Lamictal in doses over 100mg/day will blunt the ketamine response. Important: You should not decrease or stop taking any prescribed medication without first consulting your prescribing physician.
If ketamine therapy works for me how soon will I begin to feel better?
Response time varies from patient to patient. Some will begin to feel better within hours of the first infusion, while others may require multiple infusions before feeling improvement.
Patients with thoughts of self-harm often notice those thoughts dissipating first. There can be a dramatic relief of dread and hopelessness.
Will my insurance company pay for ketamine therapy?
Unfortunately, since using ketamine therapy in the application of mood and anxiety disorders is still relatively new, insurance companies do not provide reimbursement yet.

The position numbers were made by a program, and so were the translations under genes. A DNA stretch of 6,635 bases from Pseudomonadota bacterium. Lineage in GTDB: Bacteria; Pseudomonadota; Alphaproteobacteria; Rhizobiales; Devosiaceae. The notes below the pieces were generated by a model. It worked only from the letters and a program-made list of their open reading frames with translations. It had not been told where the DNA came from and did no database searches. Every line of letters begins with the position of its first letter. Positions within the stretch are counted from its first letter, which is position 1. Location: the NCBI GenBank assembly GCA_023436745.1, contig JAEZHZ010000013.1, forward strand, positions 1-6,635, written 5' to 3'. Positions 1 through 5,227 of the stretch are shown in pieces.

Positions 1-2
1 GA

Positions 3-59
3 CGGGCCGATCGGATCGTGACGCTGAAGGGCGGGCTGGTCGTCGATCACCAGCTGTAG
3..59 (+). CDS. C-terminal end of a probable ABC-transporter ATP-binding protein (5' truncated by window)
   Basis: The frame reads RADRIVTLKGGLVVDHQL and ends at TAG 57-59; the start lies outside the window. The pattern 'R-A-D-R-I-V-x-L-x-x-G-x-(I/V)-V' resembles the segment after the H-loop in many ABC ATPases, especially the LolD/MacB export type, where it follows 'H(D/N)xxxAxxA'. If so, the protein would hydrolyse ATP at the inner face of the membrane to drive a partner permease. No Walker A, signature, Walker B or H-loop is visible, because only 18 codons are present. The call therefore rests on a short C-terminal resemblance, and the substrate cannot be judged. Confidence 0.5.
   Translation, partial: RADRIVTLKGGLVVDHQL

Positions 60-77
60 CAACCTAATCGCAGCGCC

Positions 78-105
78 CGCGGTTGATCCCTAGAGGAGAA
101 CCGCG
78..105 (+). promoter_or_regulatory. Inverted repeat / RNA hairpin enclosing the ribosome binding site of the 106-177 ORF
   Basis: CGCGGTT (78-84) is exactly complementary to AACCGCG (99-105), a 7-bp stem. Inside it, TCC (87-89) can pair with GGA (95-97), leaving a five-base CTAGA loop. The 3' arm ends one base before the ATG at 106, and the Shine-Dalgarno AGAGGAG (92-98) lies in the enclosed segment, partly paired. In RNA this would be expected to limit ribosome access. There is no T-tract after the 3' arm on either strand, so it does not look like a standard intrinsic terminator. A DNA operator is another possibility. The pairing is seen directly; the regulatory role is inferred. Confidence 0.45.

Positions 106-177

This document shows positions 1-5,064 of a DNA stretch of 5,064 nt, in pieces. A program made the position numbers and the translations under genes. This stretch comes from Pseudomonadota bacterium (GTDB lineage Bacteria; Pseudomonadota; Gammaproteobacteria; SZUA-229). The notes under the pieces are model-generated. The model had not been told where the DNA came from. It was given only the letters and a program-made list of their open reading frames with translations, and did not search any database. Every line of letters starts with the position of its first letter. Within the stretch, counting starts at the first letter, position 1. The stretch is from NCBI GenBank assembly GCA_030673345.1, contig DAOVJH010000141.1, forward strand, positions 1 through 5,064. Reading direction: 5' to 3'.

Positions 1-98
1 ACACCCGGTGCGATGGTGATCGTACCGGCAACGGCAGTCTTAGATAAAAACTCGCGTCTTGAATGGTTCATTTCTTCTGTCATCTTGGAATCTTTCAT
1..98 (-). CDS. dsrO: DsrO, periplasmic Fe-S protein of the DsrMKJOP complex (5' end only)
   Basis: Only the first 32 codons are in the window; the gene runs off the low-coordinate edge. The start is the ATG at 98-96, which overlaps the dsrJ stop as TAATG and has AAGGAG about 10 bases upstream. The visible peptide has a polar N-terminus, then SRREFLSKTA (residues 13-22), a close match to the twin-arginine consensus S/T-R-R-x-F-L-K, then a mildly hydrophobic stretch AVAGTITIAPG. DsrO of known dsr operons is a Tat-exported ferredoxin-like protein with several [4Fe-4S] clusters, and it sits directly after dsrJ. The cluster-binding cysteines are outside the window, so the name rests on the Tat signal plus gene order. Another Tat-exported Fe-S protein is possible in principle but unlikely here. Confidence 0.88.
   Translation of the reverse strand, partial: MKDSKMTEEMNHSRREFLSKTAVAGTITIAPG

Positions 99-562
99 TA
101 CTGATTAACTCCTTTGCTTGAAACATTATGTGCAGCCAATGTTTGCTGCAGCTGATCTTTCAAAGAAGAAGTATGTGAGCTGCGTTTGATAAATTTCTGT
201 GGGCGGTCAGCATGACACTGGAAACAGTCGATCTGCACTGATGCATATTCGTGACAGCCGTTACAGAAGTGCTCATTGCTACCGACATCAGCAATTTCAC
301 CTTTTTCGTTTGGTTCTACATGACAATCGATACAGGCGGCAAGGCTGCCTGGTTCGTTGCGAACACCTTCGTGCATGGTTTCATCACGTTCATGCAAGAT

What medical conditions could keep me from receiving ketamine?
There are very few. Your Lenox Hill Mind Care provider will discuss contraindications with you before you receive your first infusion.
What is Spravato®? Is it safe?
Spravato® is a very safe depression medication in the hands of properly trained healthcare professionals. It is FDA-approved for use as a treatment for depression, including treatment resistant depression.
Can Spravato® help me?
Research over the last 5-10 years has shown that intranasal administration of Spravato® in sub-anesthetic doses remarkably benefits 70% of people suffering from severe depression.
While the benefits can truly be remarkable, they often occur in ways that differ from some patients’ expectations. This is because the changes produced by Spravato® can be subtle, and while they can occur quickly, they do not always manifest themselves immediately. With this in
mind, we will work closely with you to identify and evaluate the benefits of Spravato.